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UK motorists wanting to drive in EU ‘will need green card’ if no-deal becomes reality



Millions of British motorists hoping to drive in the EU will need a “green card” to do so as the UK approaches the “increasingly possible” event of a “no-deal” Brexit, insurance firms have warned.

Those wanting to use their vehicles in the continent – or cross the Irish border – have been advised to arrange the extra documentation if the UK crashes out of the European bloc on 29 March.

Insurers are advising holidaymakers and businesses to contact their providers about a month before they plan to travel to obtain the correct papers.

They said the same rules would apply to those from the European Economic Area (EEA) wanting to drive in the UK.

The director general of the Association of British Insurers (ABI), Huw Evans, said: “As it looks increasingly possible that a no-deal Brexit may happen, we want all insurance customers to know the facts about what this means for them.

Insurers are advising drivers to contact their providers about a month before they travel to obtain the correct papers
Insurers are advising drivers to obtain the correct papers before travelling

“If you live in Northern Ireland and drive to the Republic of Ireland, or if you plan to drive your vehicle to mainland Europe after a no-deal Brexit, you will need a green card to prove you are insured.

“You should contact your insurer before you travel in order to get one. This advice applies to businesses as well as individuals.”

Britain had made an arrangement with European insurance authorities in May last year to waive the need for Green Cards in a no-deal scenario.

But the European Commission has not yet ratified the agreement.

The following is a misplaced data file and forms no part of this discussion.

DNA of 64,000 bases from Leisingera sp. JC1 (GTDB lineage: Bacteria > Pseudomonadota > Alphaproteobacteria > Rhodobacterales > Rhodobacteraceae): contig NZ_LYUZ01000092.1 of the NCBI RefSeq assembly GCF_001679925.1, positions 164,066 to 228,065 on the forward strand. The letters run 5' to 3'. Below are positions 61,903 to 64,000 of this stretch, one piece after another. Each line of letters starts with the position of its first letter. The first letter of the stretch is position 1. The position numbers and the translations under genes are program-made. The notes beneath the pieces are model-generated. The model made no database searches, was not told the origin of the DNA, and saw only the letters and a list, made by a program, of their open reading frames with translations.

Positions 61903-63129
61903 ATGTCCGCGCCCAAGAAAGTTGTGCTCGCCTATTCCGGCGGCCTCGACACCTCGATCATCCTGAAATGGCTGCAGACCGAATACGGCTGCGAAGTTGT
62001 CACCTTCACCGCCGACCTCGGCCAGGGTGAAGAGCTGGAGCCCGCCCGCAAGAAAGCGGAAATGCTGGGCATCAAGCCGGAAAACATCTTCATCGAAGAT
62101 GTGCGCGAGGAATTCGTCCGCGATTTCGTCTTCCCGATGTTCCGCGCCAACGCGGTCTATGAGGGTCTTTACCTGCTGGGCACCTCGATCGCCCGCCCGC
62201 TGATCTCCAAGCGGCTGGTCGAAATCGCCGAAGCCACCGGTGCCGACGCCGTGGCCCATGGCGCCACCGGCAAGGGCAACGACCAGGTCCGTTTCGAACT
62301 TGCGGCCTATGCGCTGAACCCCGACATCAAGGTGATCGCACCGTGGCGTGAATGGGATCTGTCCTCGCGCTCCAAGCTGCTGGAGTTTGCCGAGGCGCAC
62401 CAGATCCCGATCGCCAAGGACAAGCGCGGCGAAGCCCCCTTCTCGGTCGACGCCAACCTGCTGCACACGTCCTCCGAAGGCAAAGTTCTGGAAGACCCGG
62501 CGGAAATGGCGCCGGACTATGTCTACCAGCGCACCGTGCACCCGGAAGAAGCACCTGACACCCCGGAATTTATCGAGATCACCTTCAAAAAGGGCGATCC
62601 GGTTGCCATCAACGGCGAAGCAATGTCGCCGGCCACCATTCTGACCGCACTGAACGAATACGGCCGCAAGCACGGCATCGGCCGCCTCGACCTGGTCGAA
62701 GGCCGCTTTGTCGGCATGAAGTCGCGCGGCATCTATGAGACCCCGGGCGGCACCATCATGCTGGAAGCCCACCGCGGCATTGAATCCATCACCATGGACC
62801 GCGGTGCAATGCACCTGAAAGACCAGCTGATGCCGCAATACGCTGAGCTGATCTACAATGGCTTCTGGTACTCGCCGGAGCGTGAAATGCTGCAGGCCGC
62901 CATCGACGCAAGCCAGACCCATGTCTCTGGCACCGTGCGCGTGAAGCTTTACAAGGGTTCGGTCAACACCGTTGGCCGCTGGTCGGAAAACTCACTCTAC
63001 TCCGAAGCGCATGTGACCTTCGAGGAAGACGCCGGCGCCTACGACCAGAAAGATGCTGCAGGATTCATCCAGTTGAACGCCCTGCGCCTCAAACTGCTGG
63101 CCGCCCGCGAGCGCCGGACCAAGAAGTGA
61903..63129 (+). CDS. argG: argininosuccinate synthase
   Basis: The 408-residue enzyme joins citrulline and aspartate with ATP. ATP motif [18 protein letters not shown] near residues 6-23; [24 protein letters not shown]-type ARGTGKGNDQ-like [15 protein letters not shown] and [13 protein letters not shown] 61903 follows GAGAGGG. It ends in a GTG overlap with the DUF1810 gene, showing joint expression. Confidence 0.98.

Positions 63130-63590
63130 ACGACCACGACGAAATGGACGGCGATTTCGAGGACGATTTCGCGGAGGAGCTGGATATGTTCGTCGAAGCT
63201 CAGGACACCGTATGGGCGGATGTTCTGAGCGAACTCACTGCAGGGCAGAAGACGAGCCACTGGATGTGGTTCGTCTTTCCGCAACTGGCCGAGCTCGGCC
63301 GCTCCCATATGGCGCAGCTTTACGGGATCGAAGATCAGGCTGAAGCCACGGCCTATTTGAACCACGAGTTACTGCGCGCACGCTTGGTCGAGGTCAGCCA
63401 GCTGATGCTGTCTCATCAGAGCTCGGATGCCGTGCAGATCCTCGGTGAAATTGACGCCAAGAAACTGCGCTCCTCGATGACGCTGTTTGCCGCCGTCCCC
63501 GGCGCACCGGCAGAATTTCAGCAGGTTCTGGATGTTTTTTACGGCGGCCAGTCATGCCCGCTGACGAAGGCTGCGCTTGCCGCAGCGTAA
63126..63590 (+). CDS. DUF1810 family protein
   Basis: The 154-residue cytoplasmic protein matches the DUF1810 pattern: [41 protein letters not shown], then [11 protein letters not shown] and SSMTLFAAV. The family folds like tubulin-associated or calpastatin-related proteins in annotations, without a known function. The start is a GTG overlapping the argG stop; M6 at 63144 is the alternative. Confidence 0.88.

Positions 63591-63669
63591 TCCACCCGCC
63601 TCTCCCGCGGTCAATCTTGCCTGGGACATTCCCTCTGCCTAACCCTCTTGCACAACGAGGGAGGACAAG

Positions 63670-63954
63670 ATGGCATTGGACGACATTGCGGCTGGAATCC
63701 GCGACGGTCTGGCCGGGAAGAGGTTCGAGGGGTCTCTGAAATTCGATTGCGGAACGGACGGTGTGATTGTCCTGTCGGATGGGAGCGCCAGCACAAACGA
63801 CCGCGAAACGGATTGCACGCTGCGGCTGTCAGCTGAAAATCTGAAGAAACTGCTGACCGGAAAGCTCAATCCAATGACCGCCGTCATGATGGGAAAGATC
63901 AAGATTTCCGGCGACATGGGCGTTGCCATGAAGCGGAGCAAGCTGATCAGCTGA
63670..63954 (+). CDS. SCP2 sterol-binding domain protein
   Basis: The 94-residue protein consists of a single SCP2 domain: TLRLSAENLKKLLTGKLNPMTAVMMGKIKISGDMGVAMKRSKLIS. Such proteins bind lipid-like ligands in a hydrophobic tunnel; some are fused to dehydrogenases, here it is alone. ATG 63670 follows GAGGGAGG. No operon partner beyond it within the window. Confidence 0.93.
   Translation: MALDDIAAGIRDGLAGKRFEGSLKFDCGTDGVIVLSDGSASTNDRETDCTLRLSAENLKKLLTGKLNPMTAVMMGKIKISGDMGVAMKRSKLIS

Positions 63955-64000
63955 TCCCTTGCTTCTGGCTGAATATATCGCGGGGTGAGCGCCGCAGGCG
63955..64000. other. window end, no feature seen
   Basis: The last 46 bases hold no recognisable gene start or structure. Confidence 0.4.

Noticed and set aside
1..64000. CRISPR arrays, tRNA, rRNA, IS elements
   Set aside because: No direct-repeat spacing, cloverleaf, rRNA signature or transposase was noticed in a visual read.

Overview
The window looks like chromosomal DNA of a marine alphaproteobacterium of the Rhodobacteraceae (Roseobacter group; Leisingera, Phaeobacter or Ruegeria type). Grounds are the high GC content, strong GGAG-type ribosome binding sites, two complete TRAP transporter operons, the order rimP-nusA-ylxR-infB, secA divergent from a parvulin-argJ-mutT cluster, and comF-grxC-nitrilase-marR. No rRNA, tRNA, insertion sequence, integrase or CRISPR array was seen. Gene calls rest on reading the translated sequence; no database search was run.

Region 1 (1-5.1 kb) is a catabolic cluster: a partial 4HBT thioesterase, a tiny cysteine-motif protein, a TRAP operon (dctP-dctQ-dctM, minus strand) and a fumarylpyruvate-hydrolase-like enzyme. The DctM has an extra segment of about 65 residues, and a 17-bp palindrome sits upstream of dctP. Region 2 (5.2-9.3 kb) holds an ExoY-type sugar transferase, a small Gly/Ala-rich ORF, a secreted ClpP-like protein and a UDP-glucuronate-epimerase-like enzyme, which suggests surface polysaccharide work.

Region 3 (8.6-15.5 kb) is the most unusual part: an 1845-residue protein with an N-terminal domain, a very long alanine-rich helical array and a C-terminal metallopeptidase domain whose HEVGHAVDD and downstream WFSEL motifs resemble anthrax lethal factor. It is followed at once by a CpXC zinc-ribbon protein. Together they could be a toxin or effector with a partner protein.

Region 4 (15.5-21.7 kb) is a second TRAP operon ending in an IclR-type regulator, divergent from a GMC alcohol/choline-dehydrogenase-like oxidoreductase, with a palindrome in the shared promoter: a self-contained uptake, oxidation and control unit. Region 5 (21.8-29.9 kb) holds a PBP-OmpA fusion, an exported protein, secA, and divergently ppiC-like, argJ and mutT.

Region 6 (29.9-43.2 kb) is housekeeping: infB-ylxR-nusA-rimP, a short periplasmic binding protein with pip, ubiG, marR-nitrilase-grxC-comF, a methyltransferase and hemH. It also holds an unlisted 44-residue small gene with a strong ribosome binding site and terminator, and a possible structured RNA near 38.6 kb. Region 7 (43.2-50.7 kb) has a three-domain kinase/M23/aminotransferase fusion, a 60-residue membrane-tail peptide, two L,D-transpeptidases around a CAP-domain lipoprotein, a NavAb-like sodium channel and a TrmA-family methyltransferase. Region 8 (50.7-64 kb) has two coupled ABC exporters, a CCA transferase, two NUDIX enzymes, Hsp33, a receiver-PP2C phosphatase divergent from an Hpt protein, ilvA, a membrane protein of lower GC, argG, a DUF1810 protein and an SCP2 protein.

At the moment, there is a green card-free circulation area which covers the EEA, as well as Andorra, Switzerland and Serbia.

Border checks for the document – which acts as proof of third-party motor insurance – are not enforced within the area.

But things could soon change for British drivers.

In September, last year, the Department for Transport (DfT) said the green cards would be issued for free – despite the possibility of insurance firms increasing administration fees to make up losses.

Businesses with fleet insurance would need a card for each individual vehicle.

Those who are hoping to take a trailer to countries that require separate insurance for them will need a separate green card for their trailer too.

Without the correct papers, drivers would have to be covered by third-party insurance bought in the country they are visiting.

Drivers may not be able to drive at all without the green card and could be fined too.

Mr Evans warned a no-deal situation would be “bad for the economy and bad for our customers” and urged the government and the EU27 to “agree an orderly way forward”.

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